The complex nature of research dissemination practices among public health faculty researchers | Hanneke | Journal of the Medical Library Association

Abstract:  Objective: This study explores the variety of information formats used and audiences targeted by public health faculty in the process of disseminating research.

Methods: The authors conducted semi-structured interviews with twelve faculty members in the School of Public Health at the University of Illinois at Chicago, asking them about their research practices, habits, and preferences.

Results: Faculty scholars disseminate their research findings in a variety of formats intended for multiple audiences, including not only their peers in academia, but also public health practitioners, policymakers, government and other agencies, and community partners.

Conclusion: Librarians who serve public health faculty should bear in mind the diversity of faculty’s information needs when designing and improving library services and resources, particularly those related to research dissemination and knowledge translation. Promising areas for growth in health sciences libraries include supporting data visualization, measuring the impact of non-scholarly publications, and promoting institutional repositories for dissemination of research.

Narrowing the Gap Between Publication and Access: Is a Mandate Enough to Get Us Closer?[v1] | Preprints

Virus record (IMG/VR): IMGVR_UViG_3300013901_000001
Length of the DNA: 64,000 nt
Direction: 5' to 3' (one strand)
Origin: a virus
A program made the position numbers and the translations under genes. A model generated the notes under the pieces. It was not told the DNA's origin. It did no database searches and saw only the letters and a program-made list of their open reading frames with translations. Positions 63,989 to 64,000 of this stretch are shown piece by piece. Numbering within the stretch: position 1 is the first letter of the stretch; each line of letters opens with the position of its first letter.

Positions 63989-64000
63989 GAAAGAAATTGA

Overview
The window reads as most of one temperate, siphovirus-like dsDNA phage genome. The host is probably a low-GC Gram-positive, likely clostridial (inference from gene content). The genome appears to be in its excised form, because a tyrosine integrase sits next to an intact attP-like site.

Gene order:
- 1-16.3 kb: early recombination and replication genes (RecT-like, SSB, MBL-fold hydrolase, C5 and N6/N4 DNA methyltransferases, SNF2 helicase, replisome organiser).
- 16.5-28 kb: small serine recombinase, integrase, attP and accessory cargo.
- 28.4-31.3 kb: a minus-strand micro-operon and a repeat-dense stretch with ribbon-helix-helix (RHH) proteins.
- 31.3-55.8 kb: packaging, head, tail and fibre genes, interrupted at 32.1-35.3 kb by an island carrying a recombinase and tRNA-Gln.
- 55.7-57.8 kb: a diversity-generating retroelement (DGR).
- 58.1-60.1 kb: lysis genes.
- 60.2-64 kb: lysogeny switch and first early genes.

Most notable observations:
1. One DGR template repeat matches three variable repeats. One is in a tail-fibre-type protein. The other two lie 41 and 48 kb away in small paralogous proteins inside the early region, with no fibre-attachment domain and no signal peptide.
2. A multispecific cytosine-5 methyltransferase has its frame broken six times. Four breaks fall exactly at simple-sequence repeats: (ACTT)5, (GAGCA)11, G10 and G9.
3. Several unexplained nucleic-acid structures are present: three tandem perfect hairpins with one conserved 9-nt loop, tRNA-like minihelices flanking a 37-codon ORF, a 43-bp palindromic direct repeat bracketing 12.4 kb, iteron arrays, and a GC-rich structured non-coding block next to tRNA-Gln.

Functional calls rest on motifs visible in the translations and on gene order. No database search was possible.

Abstract:  Changes brought about by the Internet to Scholarly Communication and the spread of Open Access movement, have made it possible to increase the number of potential readers of published research dramatically. This two-phase study aims, at first, to assert the satisfaction of the potential for increased open access to articles published by authors at the University of Coimbra, in a context when there was no stimulus for the openness of published science other than an institutional mandate set by the University policy on Open Access (“Acesso Livre”). The satisfaction of the access openness was measured by observing the actual archiving behavior of researchers (either directly or through their agents). We started by selecting the top journal titles used to publish the STEM research of the University of Coimbra (2004-2013) by using Thomson Reuters’ Science Citation Index (SCI). These titles were available at the University libraries or through online subscriptions, some of them in open access (21%). By checking the journals’ policy at the time regarding self-archiving at the SHERPA/RoMEO service, we found that the percentage of articles in Open Access (OA) could rise to 80% if deposited at Estudo Geral, the Institutional Repository of the University of Coimbra, as prescribed by the Open Access Policy of the University. As we concluded by verifying the deposit status of every single paper of researchers of the University that published in those journals, this potential was far from being fulfilled, despite the existence of the institutional mandate and favorable editorial conditions. We concluded, therefore, that an institutional mandate was not sufficient by itself to fully implement an open access policy and to close the gap between publication and access. The second phase of the study, to follow, will rescan the status of published papers in a context where the Portuguese public funding agency, the Fundação para a Ciência e a Tecnologia, introduced in 2014 a new significant stimulus for open access in science. The FCT Open Access Policy stipulates that publicly funded published research must be available as soon as possible in a repository of the Portuguese network of scientific repositories, RCAAP, which integrates the Estudo Geral.